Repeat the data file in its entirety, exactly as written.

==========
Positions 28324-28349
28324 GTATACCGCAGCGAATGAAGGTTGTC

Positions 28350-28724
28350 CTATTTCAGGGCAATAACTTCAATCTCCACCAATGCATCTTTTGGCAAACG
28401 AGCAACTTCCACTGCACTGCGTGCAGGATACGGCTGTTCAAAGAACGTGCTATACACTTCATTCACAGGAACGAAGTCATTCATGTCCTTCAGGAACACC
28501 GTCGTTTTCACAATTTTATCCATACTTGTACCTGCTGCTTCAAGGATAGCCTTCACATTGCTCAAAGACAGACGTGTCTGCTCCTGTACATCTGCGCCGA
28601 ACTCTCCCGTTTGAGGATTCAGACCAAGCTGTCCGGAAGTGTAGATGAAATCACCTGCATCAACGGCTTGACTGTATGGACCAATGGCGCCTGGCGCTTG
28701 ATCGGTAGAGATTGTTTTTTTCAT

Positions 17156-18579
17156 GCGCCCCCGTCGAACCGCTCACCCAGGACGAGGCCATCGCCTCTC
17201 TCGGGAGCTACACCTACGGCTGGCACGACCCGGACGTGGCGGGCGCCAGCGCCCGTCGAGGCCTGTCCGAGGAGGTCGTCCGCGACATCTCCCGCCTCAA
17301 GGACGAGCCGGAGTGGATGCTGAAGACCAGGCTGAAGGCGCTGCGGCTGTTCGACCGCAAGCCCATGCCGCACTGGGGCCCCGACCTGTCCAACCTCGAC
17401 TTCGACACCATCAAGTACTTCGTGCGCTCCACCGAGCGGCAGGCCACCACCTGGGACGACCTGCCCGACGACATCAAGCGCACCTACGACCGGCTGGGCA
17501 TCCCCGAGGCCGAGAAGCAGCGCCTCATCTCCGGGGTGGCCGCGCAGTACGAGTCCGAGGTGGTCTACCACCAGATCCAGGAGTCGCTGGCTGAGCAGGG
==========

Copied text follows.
Positions 28324-28349
28324 GTATACCGCAGCGAATGAAGGTTGTC

Positions 28350-28724
28350 CTATTTCAGGGCAATAACTTCAATCTCCACCAATGCATCTTTTGGCAAACG
28401 AGCAACTTCCACTGCACTGCGTGCAGGATACGGCTGTTCAAAGAACGTGCTATACACTTCATTCACAGGAACGAAGTCATTCATGTCCTTCAGGAACACC
28501 GTCGTTTTCACAATTTTATCCATACTTGTACCTGCTGCTTCAAGGATAGCCTTCACATTGCTCAAAGACAGACGTGTCTGCTCCTGTACATCTGCGCCGA
28601 ACTCTCCCGTTTGAGGATTCAGACCAAGCTGTCCGGAAGTGTAGATGAAATCACCTGCATCAACGGCTTGACTGTATGGACCAATGGCGCCTGGCGCTTG
28701 ATCGGTAGAGATTGTTTTTTTCAT

Positions 17156-18579
17156 GCGCCCCCGTCGAACCGCTCACCCAGGACGAGGCCATCGCCTCTC
17201 TCGGGAGCTACACCTACGGCTGGCACGACCCGGACGTGGCGGGCGCCAGCGCCCGTCGAGGCCTGTCCGAGGAGGTCGTCCGCGACATCTCCCGCCTCAA
17301 GGACGAGCCGGAGTGGATGCTGAAGACCAGGCTGAAGGCGCTGCGGCTGTTCGACCGCAAGCCCATGCCGCACTGGGGCCCCGACCTGTCCAACCTCGAC
17401 TTCGACACCATCAAGTACTTCGTGCGCTCCACCGAGCGGCAGGCCACCACCTGGGACGACCTGCCCGACGACATCAAGCGCACCTACGACCGGCTGGGCA
17501 TCCCCGAGGCCGAGAAGCAGCGCCTCATCTCCGGGGTGGCCGCGCAGTACGAGTCCGAGGTGGTCTACCACCAGATCCAGGAGTCGCTGGCTGAGCAGGG